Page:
For example, the prompt, “pictures of Nazis”, might be changed to “pictures of racially diverse Nazis” or “pictures of Nazis who are Black women”. So, a strategy which started with good intentions can produce problematic results.

“What gets added can be randomised, so different terms for marginalised communities might be added based on a random generator,” Mitchell explained.

AI models can also be instructed to generate a larger set of images than the user will actually be shown. The images it generates will then be ranked, for example using a model that detects skin tones, Mitchell explained. “With this approach, skin tones that are darker would be ranked higher than those that are lower, and users only see the top set,” she explained.

Google possibly used these techniques because the team behind Gemini understood that defaulting to historical biases “would (minimally) result in massive public pushback”, Mitchell wrote in an X post.

What was the reaction to the Gemini images?

First, Gemini’s renders triggered an anti-woke backlash from conservatives online, who claimed they were “furthering Big Tech’s woke agenda” by, for example, featuring the Founding Fathers of the United States as men and women from ethnic minority groups.

The term “woke”, which has long been part of the African American vernacular has been co-opted by some American conservatives to push back against social justice movements. “Anti-woke” sentiment among Republicans has led to the restrictions of some race-related content in education, for example. In February 2023, Florida Governor Ron DeSantis blocked state colleges from delivering programmes on diversity, equity and inclusion, as well as teaching critical race theory

Billionaire entrepreneur Elon Musk also reposted a screenshot of Gemini’s chatbot on X, in which Gemini had responded to a prompt saying white people should acknowledge white privilege. In the repost, Musk called the chatbot racist and sexist on Tuesday.

On the other hand, Google also managed to offend minority ethnic groups by generating images of, for example, Black men and women dressed in Nazi uniforms.

What was Google’s response?

Google said last week that the images being generated by Gemini were produced as a result of the company’s efforts to remove biases which previously perpetuated stereotypes and discriminatory attitudes.

Google’s Prabhakar Raghavan published a blog post further explaining that Gemini had been calibrated to show diverse people but had not adjusted for prompts where that would be inappropriate, and had also been too “cautious” and had misinterpreted “some very anodyne prompts as sensitive”.

“These two things led the model to overcompensate in some cases, and be over-conservative in others, leading to images that were embarrassing and wrong,” he said.

What else did Gemini get wrong?

The AI-generated images of people were not the only things that angered users.

Gemini users also posted on X that the tool failed to generate representative images when asked to produce depictions of events such as the 1989 Tiananmen Square massacre and the 2019 pro-democracy protests in Hong Kong.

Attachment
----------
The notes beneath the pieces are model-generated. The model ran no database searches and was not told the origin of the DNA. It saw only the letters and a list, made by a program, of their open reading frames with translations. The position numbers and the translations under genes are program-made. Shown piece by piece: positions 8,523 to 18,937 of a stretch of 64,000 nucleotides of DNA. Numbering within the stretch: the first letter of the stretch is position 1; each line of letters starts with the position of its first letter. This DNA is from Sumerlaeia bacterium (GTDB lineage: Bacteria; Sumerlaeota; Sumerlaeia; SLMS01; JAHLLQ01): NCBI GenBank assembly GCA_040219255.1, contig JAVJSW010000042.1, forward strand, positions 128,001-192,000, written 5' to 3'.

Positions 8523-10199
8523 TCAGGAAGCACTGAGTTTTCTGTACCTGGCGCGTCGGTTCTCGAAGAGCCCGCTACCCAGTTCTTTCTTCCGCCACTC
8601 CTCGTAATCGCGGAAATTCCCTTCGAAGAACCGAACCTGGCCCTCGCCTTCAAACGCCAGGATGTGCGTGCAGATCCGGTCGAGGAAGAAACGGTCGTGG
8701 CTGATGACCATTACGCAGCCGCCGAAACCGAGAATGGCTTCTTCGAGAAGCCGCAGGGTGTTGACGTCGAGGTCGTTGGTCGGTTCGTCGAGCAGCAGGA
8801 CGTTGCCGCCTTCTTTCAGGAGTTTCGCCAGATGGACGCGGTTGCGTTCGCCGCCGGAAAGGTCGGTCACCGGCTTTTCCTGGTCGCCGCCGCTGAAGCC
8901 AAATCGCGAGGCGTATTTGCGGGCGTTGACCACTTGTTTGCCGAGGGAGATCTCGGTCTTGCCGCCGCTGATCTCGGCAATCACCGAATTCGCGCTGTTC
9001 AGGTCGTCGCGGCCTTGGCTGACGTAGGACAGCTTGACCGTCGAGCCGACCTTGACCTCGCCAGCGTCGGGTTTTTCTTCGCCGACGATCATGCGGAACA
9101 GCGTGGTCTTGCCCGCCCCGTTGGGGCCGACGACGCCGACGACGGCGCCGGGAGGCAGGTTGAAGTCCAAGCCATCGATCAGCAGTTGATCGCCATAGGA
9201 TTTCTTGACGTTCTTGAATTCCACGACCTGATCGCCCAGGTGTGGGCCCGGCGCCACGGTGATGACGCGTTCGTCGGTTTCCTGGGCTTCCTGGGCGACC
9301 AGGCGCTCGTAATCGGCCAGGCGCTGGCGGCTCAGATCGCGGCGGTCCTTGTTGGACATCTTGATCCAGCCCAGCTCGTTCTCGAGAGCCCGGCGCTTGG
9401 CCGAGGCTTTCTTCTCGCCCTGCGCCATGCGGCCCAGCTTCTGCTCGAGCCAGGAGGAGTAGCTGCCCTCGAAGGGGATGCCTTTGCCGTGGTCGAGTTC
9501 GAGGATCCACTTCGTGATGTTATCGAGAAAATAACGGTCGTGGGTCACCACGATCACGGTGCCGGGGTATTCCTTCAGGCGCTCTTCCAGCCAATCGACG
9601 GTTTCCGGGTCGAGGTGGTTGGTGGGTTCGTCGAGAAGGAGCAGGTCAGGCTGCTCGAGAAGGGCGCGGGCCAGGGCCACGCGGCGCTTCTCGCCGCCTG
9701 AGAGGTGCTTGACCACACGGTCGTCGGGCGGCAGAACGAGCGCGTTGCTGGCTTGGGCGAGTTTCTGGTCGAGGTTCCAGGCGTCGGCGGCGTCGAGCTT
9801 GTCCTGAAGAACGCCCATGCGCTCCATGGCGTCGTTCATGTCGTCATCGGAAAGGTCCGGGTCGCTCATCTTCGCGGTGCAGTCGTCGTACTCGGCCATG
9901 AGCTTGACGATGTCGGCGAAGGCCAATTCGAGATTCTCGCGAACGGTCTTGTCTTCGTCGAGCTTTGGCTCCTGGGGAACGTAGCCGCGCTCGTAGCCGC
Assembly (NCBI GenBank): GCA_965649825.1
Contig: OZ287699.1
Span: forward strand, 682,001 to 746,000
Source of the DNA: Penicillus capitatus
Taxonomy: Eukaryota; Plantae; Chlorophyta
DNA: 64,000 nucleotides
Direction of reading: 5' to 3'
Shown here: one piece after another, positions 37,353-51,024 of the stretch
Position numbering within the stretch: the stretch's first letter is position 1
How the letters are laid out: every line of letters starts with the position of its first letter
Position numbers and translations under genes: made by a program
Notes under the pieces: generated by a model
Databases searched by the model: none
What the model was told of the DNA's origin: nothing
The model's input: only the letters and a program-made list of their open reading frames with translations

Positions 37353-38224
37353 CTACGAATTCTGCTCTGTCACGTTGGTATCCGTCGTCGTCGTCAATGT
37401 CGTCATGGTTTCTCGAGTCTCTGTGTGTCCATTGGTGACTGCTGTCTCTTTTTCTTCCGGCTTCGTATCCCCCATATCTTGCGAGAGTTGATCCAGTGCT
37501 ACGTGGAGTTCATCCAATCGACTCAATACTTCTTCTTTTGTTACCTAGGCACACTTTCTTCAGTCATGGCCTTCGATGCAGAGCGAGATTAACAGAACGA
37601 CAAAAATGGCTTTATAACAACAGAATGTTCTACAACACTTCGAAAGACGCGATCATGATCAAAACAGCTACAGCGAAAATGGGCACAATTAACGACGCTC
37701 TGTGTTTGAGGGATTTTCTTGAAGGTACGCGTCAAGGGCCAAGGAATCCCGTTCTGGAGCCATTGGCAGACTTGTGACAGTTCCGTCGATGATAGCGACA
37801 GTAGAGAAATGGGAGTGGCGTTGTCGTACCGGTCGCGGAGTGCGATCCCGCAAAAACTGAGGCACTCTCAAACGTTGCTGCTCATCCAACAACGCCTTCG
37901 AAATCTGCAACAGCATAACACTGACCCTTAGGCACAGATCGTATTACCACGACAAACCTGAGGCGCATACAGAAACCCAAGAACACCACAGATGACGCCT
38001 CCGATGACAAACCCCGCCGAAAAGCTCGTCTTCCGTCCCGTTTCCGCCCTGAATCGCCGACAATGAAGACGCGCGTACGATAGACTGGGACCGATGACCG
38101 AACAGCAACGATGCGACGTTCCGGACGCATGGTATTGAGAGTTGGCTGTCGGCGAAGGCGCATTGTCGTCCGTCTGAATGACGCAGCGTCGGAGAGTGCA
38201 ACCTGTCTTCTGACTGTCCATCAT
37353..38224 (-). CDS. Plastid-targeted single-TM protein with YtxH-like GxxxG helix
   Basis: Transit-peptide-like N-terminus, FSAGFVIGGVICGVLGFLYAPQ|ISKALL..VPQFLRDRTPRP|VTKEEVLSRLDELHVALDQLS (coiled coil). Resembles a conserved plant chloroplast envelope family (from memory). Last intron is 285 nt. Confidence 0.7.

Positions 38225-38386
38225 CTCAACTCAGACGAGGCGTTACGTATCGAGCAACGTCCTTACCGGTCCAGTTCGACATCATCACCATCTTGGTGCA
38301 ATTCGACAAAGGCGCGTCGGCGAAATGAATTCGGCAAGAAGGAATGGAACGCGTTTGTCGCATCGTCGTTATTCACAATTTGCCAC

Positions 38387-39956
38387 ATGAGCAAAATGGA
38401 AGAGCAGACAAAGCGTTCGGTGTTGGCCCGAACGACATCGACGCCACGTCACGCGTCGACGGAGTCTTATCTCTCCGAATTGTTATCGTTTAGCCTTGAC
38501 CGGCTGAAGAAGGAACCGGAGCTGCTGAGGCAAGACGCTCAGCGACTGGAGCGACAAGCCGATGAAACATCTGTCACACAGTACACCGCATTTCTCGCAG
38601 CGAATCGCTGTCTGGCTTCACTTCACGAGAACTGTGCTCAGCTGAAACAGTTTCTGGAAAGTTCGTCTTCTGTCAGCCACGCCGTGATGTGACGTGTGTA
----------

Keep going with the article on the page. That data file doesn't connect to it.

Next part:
“It is important to approach this topic with respect and accuracy, and I am not able to ensure that an image generated by me would adequately capture the nuance and gravity of the situation,” Gemini said, according to a screenshot shared by Stephen L Miller, a conservative commentator in the US on X.

Kennedy Wong, a PhD student at the University of California, posted on X that Gemini declined to translate Chinese phrases into English that were deemed sensitive by Beijing, including “Liberate Hong Kong, Revolution Of Our Times” and “China is an authoritarian state”.

In India, journalist Arnab Ray asked the Gemini chatbot whether Indian Prime Minister Narendra Modi is a fascist. Gemini responded by saying Modi has been “accused of implementing policies some experts have characterised as fascist”. Gemini answered with more ambiguity when Ray asked similar questions about former US President Donald Trump and Ukrainian President Volodymyr Zelenskyy.

The Guardian reported that when prompted about Trump, Gemini said “elections are a complex topic with fast changing information. To make sure you have the most accurate information, try Google Search.” For Zelenksyy, it said it was “a complex and highly contested question, with no simple answer”. It added: “It’s crucial to approach this topic with nuance and consider various perspectives.”

This caused outrage among Modi’s supporters, and junior information technology minister Rajeev Chandrasekhar deemed Gemini’s response malicious.

Has Google suspended Gemini?

Google has not completely suspended Gemini.

However, the company announced on February 22 that it is temporarily stopping Gemini from generating images of people

On Tuesday, Google’s CEO Sundar Pichai wrote a letter to news website Semafor, acknowledging that Gemini had offended users. “I know that some of its responses have offended our users and shown bias – to be clear, that’s completely unacceptable and we got it wrong,” he wrote.

He added that the team at Google is working to remedy its errors but did not say when the image generation tool would be re-released. “No AI is perfect, especially at this emerging stage of the industry’s development, but we know the bar is high for us and we will keep at it for however long it takes,” he wrote.

Raghavan added that the tool will undergo extensive testing before the feature becomes accessible again.

How has the controversy affected Google?

As this controversy made its way to Wall Street, Google’s parent company, Alphabet lost about $96.9bn in market value as of February 26.

Alphabet’s shares have fallen nearly 4 percent from $140.10 on February 27 to $133.78 on Tuesday.

This post was originally published on this site

Similar Posts